"Words for Nerds" reveals the main theme of Ink Compatible. Throughout the album, Ron explores humanity's interaction with computers and technology. One little complaint, not just for this particular tune but all of them in general, is that there are some spoken segments on some tracks (usually by a woman and a man respectively), and while they seem interesting first, after months of listening to this disc, it seems the segments Ron sandwiched right in the middle of the tunes may seem a bit out of place, especially when they tend to pop out during contrasting key and guitar solos. They do serve their purpose right when they are introduced in the beginning and ending of the songs though. The apex of the song is when Attention Deficit bassist Michael Manring honours this disc with a killer fretless bass solo. What a jawdropping performance indeed. "Melissa's Friend" is one of my favourite songs on the album; it features Daniel Gildenlow on vocals (Ron should have done the entire disc with him!) and Daniel literally graces this tune with a stunning vocal delivery similar to his singing on the One Hour by the Concrete Lake disc. It's a song about computer viruses where Daniel utters a number of virus names, if I'm not mistaken. Riot's Pete Perez plays funky bass figures engulfed in brief acoustic guitars that greatly contrast Ron's frenzied lead guitar work. Note the drumming here (listen to it with headphones) -- perhaps the best drumming on this disc.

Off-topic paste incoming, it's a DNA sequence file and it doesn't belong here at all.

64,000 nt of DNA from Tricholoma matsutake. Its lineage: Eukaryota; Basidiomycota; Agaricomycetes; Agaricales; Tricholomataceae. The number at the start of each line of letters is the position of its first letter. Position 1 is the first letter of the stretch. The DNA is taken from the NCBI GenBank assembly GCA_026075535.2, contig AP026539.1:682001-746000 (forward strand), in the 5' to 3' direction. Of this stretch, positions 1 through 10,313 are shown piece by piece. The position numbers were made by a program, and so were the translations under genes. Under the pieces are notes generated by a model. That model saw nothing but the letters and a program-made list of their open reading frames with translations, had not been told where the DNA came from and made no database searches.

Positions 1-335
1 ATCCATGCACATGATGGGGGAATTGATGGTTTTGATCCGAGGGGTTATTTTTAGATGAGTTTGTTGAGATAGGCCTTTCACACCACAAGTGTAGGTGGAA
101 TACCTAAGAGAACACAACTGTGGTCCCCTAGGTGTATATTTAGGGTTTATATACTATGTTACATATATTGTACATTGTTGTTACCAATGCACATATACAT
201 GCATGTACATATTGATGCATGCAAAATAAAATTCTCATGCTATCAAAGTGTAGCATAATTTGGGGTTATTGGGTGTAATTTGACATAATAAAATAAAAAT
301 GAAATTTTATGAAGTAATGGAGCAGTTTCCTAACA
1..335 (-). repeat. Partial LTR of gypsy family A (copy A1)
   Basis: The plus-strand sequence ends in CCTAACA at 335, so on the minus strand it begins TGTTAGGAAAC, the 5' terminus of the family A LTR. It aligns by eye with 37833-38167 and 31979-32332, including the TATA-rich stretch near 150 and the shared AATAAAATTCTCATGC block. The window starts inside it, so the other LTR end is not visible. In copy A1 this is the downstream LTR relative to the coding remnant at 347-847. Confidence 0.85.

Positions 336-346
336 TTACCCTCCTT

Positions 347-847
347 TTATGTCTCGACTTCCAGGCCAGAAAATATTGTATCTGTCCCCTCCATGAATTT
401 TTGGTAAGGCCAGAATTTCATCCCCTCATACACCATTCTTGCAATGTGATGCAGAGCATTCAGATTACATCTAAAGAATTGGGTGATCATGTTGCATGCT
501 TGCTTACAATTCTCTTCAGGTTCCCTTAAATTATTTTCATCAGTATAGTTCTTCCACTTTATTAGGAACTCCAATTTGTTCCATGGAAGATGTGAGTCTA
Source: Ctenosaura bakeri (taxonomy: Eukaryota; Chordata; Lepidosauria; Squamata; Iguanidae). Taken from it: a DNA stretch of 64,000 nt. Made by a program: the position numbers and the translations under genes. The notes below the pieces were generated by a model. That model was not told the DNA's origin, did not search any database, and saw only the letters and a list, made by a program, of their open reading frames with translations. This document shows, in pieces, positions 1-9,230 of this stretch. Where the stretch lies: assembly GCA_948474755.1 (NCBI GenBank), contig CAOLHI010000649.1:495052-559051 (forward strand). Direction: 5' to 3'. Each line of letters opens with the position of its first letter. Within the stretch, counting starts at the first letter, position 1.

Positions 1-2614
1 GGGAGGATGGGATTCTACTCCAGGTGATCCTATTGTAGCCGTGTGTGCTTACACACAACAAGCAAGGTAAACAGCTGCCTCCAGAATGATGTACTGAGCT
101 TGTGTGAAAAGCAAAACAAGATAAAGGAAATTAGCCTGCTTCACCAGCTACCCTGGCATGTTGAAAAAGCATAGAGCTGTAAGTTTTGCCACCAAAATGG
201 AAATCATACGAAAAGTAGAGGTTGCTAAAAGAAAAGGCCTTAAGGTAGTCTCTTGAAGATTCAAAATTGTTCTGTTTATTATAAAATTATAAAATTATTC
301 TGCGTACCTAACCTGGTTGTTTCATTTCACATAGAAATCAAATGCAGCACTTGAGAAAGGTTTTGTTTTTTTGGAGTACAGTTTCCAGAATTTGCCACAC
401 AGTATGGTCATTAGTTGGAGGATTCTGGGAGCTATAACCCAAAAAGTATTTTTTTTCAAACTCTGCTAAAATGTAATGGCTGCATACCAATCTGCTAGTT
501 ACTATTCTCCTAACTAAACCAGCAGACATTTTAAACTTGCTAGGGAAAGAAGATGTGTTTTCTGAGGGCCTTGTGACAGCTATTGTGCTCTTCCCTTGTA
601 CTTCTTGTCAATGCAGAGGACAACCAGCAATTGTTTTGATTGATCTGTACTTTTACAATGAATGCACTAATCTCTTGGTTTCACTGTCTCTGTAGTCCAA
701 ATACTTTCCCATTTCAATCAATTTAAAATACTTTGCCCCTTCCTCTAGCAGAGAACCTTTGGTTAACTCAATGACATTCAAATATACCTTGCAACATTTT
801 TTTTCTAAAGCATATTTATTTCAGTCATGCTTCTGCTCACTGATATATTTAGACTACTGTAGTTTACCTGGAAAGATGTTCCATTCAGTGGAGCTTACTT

"Multi-Masking" is another interesting track (with Jason McMaster back on vocals) that should be noted. It begins with an indiscernible vocal intro before Ron goes into fusion territory. I read that the intro was recorded backwards on purpose and if you play it in reverse order you can hear the clear lyrics. I don't have the means to hear them in that order, but I know Ron posted a link to the song a while back on his website. Jens Johansson once again lays down a quick synth solo before he disappears suddenly. "In Memory of..." has Sean Malone on bass and the second the song kicks in you'll notice this song is much more toned down than the earlier tracks and is trademarked by Malone's unique touch. It was planned to use more of Malone's playing on the disc, but unfortunately things didn't work out. More fusion-jazz lines are employed thanks to Sean Malone's killer fretless bass and an added acoustic guitar melody. The tone, choice of notes and overall sound of this song bring Gordian Knot to mind which is Sean Malone's solo project with tons of guest musicians. The 12-minute tech-metal epic "ACRONYM" delves into a heavy, aggressive and scary musical platform and features Marty Freedman playing a cerebral guitar solo. Dysrhytmia drummer Jeff Eber works the drums with ferocity and accuracy, whilst Ron Jarzombek cuts it totally loose on his electric guitar. This is perhaps the heaviest Ink song of them all. This album certainly isn't for everyone, and even some tech-metal fans, but it certainly accomplishes its goals offering meticulous musicianship, though you may find yourself wondering what's going on in the music, and even why, during some moments.